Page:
Ethical Photography Part II: Strangers

Do you photograph strangers? What role do strangers play in your scrapbooks?
Reaction from Strangers
Once upon a time I went on vacation to a country that mainly contains white people. One of the members of my party was taking a photograph of a tourist attraction and all of a sudden a black man started yelling at her for taking a picture. It seemed so bizarre because she was taking a picture of the tourist attraction (I can’t even remember what it was…I think it was a building). Later, when the story was recounted again, I realized, wait a minute, as a black person in a predominantly white country, this person is probably sometimes treated as a tourist attraction–a novelty to be photographed.
Avoiding Strangers
From this point on, I have been hyper-aware of strangers in front of my camera lens. If you are on vacation is pretty much inevitable that strangers will be in some of your photographs. I remember attempting to take a photograph of the bull on Wall Street in New York City without other people in it. Good luck. Let me know if you succeed getting that photograph without people in it. Since it is inevitable that strangers will appear in at least some of your photographs, what strategies might you use to limit their inclusion in the final photograph or your scrapbook?
Strategies to Eliminate Strangers
I crop photographs before they are printed and attempt to eliminate strangers this way. Sometimes I edit the photograph so that the faces of strangers are blurred to some extent.

After photographs have been printed, you could crop the photograph. You could silhouette the photograph.

You could add stickers or other embellishments to cover up the people you want excluded from the photograph.

What about asking permission? I’ve attended play groups open to the public and occasionally another mom or dad will begin taking photographs of their kid, but no effort is made to exclude other people who might be at the playgroup from the photograph. I have never been asked permission in this context if it is okay to take a photograph of myself or my daughter. Sometimes these photographs end up on facebook. Should permission be obtained? I try to only take photographs at private play groups and ask permission first before I start snapping. At public events, I try to only include my daughter and those I have asked for permission in the photograph.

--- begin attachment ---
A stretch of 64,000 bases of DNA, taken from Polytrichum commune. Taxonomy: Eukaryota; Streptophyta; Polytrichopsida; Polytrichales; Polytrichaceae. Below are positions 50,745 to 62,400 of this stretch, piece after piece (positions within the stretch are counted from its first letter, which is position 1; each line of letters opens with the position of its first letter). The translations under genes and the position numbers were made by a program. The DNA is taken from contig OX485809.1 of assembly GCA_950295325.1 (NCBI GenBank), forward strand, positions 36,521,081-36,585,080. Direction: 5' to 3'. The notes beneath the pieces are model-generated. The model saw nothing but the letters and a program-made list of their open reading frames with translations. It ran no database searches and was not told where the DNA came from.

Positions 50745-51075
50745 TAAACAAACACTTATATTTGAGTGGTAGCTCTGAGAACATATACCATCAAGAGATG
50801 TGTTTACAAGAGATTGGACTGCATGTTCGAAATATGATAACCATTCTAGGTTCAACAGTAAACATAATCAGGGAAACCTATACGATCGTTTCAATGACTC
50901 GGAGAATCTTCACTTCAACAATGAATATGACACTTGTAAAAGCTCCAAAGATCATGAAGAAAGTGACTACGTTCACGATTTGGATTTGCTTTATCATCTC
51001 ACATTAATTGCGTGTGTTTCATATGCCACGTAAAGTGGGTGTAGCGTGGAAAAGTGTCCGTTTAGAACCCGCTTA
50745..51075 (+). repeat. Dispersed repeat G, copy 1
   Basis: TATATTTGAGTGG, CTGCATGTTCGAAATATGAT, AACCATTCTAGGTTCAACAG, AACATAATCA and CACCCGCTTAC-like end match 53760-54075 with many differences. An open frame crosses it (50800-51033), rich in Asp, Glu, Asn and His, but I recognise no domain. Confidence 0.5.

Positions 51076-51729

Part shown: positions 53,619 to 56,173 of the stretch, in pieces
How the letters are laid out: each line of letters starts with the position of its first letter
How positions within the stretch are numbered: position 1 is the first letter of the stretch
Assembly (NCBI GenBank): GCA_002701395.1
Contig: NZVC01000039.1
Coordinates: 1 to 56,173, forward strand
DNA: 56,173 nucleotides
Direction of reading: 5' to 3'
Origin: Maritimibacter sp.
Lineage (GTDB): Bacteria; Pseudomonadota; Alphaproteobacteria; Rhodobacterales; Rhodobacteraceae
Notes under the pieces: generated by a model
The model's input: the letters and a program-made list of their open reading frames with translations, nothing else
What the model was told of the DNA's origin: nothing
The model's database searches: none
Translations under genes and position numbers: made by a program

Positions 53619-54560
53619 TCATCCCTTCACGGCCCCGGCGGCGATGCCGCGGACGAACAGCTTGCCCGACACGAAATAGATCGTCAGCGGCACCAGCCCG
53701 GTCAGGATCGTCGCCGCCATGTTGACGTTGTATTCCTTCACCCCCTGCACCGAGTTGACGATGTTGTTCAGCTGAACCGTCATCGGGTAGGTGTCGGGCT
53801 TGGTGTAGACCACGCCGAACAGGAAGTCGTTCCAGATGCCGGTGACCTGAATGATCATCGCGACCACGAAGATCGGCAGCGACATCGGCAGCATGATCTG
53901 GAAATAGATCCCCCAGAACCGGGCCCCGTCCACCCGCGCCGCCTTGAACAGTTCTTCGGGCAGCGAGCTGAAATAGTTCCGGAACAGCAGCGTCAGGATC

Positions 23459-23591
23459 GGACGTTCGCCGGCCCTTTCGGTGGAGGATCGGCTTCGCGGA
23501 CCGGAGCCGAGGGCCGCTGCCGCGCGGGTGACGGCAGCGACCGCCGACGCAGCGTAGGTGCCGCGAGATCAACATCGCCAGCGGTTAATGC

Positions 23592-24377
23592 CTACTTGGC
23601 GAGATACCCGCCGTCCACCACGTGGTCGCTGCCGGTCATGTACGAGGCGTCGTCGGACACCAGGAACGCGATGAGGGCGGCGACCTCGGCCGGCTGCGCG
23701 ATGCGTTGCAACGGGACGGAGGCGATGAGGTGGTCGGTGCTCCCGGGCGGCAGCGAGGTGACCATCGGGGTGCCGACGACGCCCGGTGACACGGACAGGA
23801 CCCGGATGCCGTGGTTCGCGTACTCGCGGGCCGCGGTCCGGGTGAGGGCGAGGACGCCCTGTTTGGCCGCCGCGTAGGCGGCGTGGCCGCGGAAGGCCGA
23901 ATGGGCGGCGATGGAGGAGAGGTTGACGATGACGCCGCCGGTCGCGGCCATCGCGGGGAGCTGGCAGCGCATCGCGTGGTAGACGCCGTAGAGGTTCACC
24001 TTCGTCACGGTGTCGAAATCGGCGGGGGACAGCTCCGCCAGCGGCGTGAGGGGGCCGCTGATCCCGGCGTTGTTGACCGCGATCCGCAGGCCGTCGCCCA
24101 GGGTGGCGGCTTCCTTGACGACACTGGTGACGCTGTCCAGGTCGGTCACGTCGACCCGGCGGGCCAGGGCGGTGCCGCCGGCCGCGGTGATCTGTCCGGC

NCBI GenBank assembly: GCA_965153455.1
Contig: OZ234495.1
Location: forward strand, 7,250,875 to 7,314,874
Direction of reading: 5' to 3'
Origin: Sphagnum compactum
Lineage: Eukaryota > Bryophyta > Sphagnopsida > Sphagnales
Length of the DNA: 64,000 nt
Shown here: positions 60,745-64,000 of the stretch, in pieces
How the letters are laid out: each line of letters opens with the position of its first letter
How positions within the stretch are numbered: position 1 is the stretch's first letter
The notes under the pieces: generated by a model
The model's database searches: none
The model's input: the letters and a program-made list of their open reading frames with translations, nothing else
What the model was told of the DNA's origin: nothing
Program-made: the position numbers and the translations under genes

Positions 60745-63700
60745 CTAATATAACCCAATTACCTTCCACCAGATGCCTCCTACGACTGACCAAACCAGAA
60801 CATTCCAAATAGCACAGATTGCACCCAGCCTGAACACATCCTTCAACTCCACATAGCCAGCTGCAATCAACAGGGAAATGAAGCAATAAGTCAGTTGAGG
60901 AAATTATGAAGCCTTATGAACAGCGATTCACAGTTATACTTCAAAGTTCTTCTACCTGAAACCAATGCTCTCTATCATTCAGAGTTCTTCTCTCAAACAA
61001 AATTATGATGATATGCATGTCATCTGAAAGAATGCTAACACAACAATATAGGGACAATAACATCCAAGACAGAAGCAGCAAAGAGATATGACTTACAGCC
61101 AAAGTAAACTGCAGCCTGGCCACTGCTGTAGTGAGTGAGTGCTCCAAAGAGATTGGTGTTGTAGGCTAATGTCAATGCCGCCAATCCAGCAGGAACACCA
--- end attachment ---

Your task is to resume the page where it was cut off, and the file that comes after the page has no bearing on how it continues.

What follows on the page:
Your Thoughts
What are your thoughts on photographing strangers? What role do they play in your scrapbooks? Am I thinking about this too much or are most people not thinking about this topic enough? I haven’t even considered photographing a stranger as the subject–a whole other issue for a later date. Please comment below.

Related Post:
Ethical Photography Part I: Your Own Children

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  • Sometimes I photograph strangers. And I’ve actually posted some of those pictures on facebook (not scrapbooking exactly, but some variation thereof). However, it’s not a common practice, and it occurred to me how troubling it might have been to some parents when I posted pictures from my niece’s birthday party a couple of years ago. They may not have appreciated it, but most of them have friended me. After that, though, I mostly stopped posting or sharing pictures of strangers, even if I take them (intentionally).

  • admin

    It is a strange beast. On one hand, journalists routinely take photographs of strangers and profit from. Our photographs are routinely taken on security cameras. The precedent is to not ask permission. To ask permission seems radical. Maybe it is just my personal issue…one way to maintain some form of a private life. Thanks for the comment!